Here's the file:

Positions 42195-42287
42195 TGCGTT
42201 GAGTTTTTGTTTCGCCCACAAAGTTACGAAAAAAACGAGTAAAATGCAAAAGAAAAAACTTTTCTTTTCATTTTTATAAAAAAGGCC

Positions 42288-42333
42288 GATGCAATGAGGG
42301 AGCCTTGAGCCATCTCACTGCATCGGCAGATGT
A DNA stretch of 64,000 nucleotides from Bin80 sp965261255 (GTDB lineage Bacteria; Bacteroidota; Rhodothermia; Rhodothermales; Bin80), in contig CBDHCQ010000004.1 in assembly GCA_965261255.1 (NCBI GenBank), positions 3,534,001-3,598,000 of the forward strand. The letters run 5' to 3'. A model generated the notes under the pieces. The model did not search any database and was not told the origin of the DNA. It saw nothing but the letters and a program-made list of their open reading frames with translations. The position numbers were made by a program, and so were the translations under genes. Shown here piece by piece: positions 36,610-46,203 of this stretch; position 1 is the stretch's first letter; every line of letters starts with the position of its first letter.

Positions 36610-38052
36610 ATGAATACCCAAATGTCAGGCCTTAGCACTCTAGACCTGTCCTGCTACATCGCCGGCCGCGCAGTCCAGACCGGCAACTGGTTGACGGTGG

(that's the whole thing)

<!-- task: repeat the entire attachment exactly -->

Positions 42195-42287
42195 TGCGTT
42201 GAGTTTTTGTTTCGCCCACAAAGTTACGAAAAAAACGAGTAAAATGCAAAAGAAAAAACTTTTCTTTTCATTTTTATAAAAAAGGCC

Positions 42288-42333
42288 GATGCAATGAGGG
42301 AGCCTTGAGCCATCTCACTGCATCGGCAGATGT
A DNA stretch of 64,000 nucleotides from Bin80 sp965261255 (GTDB lineage Bacteria; Bacteroidota; Rhodothermia; Rhodothermales; Bin80), in contig CBDHCQ010000004.1 in assembly GCA_965261255.1 (NCBI GenBank), positions 3,534,001-3,598,000 of the forward strand. The letters run 5' to 3'. A model generated the notes under the pieces. The model did not search any database and was not told the origin of the DNA. It saw nothing but the letters and a program-made list of their open reading frames with translations. The position numbers were made by a program, and so were the translations under genes. Shown here piece by piece: positions 36,610-46,203 of this stretch; position 1 is the stretch's first letter; every line of letters starts with the position of its first letter.

Positions 36610-38052
36610 ATGAATACCCAAATGTCAGGCCTTAGCACTCTAGACCTGTCCTGCTACATCGCCGGCCGCGCAGTCCAGACCGGCAACTGGTTGACGGTGG